Welcome to Transportation Law Today

Managed by Paul J. Loftus, a partner at Dinsmore & Shohl LLP, Transportation Law Today provides professionals in the rail, transit, inland maritime, and trucking industries with current news and analysis of laws, rulings, and regulatory policies.

Thursday, January 21, 2016

FRA Touts Record Penalty Collections in 2015

The Federal Railroad Administration (FRA) announced yesterday that it collected a record 75% of civil penalties issued to railroads for violations of federal safety regulations in fiscal year 2015.  As noted in its press release (attached here), the FRA increased its collection rate 6% (over FY 2014), which equates to $15 million collected on $21 million in fines initially assessed.  The $21 million dollar figure represents the total fines for violations resolved in FY 2015, which includes violations from prior years.  However, the amount initially assessed for civil penalties transmitted in FY 2015 is actually higher, at $22.4 million.

Also available from the FRA is the full FY 2015 Enforcement Report, which is attached here.  Noting that its "enforcement push is part of a broader effort to increase railroad safety," a review of the full report indicates that although violation fines were reduced by roughly 25% from their initial penalty assessments, a mere 126 violation reports (of 6,485 issued), were "declined during legal review."  That represents a paltry 1.9% of violations being dismissed by the FRA. 

The numbers of the FY 2015 Enforcement Report clearly bear out the "enforcement push" of today's FRA, indicating the vast majority of violations issued will result in some payment by the entity receiving the violation.

Tuesday, October 13, 2015

FTA to Assume Safety Oversight of Washington Metro - Not FRA

Secretary of Transportation, Anthony Foxx, announced on Friday that the Federal Transit Administration (FTA), would assume safety oversight authority over Washington's Metro rail operations  (i.e. the Washington Metropolitan Area Transit Authority - WMATA).  Foxx's announcement was addressed to NTSB Chair Christopher Hart, whose agency had recommended USDOT's Federal Railroad Administration (FRA) assume oversight of Metro's transit rail/subway operations.  Foxx's letter to the NTSB explaining the FTA, not FRA, would assume direct safety oversight of Metro, is attached here. 

The NSTB's "Urgent Safety Recommendations" R-15-31 and R-15-32, which recommended FRA safety oversight, are also attached.
Until this breaking announcement,  responsibility for safety oversight of Metro's operations was held by the Tri-State Oversight Committee (TOC), a "State Oversight Agency" established under 49 CFR 659, whereby transit rail safety oversight is devolved from the FTA to state oversight organizations. Like the WMATA itself, which is a tri-partite compact of the governments of the District of Columbia, Maryland & Virginia, the TOC is comprised of representatives from those jurisdictions, and collectively charged with overseeing Metro's rail transit system.
Following recent mishaps, including a January 2015 tunnel fire which caused one fatality, both Metro's safety practices and the TOC were audited by the FTA.   Calling the current TOC "ineffective" and lacking the "technical capacity and enforcement authority to provide the level of oversight that is needed," Foxx nonetheless concluded the federal FTA had the capability and authority to assume safety oversight for Metro, rather than the FRA.  FTA now takes over direct oversight of Metrorail, which includes the ability to address safety deficiencies, and require WMATA to correct safety deficiencies and address an existing Corrective Action Plan between Metro and FTA.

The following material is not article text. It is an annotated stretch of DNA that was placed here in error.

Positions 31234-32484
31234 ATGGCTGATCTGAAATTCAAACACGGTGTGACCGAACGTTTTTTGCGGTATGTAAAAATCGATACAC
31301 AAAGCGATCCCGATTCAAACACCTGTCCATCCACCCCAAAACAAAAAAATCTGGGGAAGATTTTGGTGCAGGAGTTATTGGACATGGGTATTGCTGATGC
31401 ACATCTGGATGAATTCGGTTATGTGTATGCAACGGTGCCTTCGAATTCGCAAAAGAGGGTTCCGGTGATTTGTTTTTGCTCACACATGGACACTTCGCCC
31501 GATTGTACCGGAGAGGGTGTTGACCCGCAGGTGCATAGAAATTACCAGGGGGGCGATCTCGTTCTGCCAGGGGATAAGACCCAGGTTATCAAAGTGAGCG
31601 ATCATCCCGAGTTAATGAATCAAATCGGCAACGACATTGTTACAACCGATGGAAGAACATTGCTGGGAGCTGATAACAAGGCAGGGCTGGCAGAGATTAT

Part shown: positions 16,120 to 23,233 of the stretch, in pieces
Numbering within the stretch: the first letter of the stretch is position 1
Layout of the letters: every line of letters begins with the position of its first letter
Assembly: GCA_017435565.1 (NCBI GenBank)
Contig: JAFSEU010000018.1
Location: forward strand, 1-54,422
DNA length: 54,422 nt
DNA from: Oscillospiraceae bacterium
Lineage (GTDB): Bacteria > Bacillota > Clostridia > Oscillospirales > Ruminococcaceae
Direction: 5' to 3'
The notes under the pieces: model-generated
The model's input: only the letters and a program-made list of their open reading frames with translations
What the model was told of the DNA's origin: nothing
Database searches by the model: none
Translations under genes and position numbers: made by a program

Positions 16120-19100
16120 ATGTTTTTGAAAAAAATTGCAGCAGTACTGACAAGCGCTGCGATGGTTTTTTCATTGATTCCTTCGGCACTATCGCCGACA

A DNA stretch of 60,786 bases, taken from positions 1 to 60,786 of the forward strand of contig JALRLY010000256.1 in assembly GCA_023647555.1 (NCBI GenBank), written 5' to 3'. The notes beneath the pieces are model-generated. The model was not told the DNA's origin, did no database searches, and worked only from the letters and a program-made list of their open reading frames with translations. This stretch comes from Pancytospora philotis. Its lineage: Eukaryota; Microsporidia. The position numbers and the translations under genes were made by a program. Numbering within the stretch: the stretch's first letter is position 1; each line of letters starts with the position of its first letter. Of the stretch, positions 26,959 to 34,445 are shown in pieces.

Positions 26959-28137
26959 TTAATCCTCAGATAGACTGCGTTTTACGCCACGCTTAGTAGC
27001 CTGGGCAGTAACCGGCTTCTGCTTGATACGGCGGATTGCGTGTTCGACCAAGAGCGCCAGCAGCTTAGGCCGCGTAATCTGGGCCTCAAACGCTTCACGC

According to Foxx's letter, the direct FTA safety oversight of Metrorail will exist until a more effective and "fully capable" State Safety Oversight organization (than the current TOC) is established by DC, Maryland & Virginia.


Wednesday, October 7, 2015

Coast Guard to Suspend El Faro Search - NTSB to Lead Investigation

At a joint press conference this afternoon, the Coast Guard announced its plans to suspend its search efforts related to the loss of the El Faro container ship, after 7 days of active search efforts.  According to Coast Guard officials, the Coast Guard never had any direct contact with the missing vessel, but was only provided its approximate position at the time of the last contact between the vessel and the owner, TOTE Maritime.  Attempts to make contact with the ship by Air Force Hurricane Hunter Aircraft and other vessels in the general vicinity of the El Faro when it reported loss of power were unsuccessful.
The NTSB also announced that although both it and the Coast Guard have authority to conduct marine casualty investigations, the NTSB would be the lead investigative agency and that under its investigative procedures, it would determine probable cause of the accident.  "Parties" to the NTSB investigation were named as the Coast Guard, the American Bureau of Shipping, and TOTE Maritime. 
A link to the NSTB page detailing its on-scene efforts for the investigation is attached here.

Monday, October 5, 2015

House Bill Would Extend PTC Deadline, While Shippers Seek to Force Rail Carriers to Carry TIH/PIH cars

First of all . . Welcome to the new format of "Transportation Law Today" which has been in hiatus for few months, but the blog is back and thanks for your patience.
House Bill, H.R. 3651, the "Positive Train Control Enforcement & Implementation Act of 2015" introduced by T&I Committee Chairman Bill Shuster (R-PA), with at least 76 sponsors, finally offers a vehicle to address the looming 12/31/15 deadline for Positive Train Control implementation.  The Act would extend the implementation deadline three additional years, or until 12/13/2018, with the potential for a one-time, discretionary extension of an additional 12 months if the Secretary of Transportation determines the criteria for such an extension in the Act are met.